US Secretary of State Mike Pompeo criticized an EU investment deal with China as "weak" in an interview released Tuesday, warning that it does not protect against risks from Beijing.
"As we stared at it, it was a weak agreement. It didn't protect the European workers from the predation of the Chinese Communist Party," Pompeo told the Bloomberg television show of investor David Rubenstein.
Pompeo's criticism is the first in public from President Donald Trump's outgoing administration, although President-elect Joe Biden's national security advisor, Jake Sullivan, last month appealed for "early consultations" with European allies on "our common concerns about China's economic practices."
Pompeo, a staunch critic of China, stopped short of urging the EU to dump the agreement but made clear the United States had no interest in anything similar.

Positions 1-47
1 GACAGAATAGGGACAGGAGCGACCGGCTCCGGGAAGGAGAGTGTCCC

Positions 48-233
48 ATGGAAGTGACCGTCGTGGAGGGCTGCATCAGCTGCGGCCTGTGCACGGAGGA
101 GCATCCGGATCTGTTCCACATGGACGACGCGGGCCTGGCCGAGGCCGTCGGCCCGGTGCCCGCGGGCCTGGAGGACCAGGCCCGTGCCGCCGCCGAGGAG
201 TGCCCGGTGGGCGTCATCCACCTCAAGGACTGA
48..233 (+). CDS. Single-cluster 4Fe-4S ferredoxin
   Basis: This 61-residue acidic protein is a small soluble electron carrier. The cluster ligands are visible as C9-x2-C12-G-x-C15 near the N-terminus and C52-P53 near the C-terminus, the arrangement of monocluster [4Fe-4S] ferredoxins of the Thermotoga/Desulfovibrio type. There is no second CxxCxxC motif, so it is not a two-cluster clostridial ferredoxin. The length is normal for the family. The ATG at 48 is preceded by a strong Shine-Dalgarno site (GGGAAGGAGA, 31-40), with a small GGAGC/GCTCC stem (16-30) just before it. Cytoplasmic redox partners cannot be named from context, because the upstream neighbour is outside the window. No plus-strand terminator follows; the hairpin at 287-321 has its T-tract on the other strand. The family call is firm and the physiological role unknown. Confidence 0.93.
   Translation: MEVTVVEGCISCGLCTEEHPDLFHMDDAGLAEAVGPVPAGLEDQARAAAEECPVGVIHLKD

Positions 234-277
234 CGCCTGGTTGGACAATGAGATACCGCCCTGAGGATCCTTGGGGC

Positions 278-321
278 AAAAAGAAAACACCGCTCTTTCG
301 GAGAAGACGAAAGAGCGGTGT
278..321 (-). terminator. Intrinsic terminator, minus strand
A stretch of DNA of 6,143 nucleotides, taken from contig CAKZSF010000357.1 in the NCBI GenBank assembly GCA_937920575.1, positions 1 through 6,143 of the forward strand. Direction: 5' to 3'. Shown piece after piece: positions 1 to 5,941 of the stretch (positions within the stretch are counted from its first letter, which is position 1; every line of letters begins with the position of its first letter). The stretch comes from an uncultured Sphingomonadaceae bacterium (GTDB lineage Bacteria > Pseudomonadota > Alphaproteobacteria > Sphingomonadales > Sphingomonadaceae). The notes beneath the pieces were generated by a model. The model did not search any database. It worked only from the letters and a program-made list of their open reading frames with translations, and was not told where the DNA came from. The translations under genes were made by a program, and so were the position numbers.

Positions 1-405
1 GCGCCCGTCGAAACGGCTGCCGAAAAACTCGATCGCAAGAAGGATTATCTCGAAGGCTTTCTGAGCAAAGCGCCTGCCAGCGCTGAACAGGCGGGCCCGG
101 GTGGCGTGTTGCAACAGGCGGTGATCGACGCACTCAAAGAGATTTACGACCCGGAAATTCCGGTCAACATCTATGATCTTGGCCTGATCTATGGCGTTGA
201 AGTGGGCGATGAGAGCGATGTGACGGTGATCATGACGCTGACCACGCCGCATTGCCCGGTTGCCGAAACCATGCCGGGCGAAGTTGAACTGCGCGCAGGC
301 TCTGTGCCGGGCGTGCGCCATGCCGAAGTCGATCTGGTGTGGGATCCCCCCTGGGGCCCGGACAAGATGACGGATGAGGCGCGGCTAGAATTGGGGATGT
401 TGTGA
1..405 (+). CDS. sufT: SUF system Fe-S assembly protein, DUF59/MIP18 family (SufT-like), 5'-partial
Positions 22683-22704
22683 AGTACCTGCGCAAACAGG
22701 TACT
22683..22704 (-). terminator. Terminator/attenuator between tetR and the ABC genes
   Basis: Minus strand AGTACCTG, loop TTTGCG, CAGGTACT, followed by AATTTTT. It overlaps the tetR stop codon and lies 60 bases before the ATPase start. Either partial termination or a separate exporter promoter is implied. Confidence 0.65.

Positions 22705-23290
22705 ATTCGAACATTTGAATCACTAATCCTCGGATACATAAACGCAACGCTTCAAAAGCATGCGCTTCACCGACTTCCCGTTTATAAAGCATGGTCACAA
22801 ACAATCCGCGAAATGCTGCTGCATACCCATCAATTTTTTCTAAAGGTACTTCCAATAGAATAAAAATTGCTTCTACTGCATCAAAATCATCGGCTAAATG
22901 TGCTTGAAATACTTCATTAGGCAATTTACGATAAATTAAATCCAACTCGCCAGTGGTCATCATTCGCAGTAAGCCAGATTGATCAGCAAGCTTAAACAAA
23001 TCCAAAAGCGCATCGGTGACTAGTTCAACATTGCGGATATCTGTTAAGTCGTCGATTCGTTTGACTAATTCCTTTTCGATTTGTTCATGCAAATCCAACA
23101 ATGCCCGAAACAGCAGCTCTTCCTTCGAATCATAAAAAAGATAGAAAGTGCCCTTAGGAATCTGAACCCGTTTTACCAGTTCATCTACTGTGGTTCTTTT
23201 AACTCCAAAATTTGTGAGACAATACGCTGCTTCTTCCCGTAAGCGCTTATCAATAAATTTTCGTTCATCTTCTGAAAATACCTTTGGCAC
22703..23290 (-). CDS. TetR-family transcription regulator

"We care too much about our workers, about our people, about our manufacturing, about our intellectual property to sign a weak deal that would continue to allow China to engage in activities that weren't fair and even, balanced and reciprocal," Pompeo said.
The European Union and China on December 30 approved the deal in principle after seven years of negotiations.
The Europeans hope that the investment pact will pry open the lucrative billion-plus Chinese market for their businesses, offering a needed boost after the Covid slump.
The EU moved ahead despite voicing concern about China's human rights record, including its mass incarceration of at least one million Uighurs and other Turkic-speaking Muslims.
The pact marked a major win for China after a concerted push by the Trump administration to isolate it, including by encouraging all nations to drop fifth-generation internet from telecom giant Huawei, saying it poses security risks.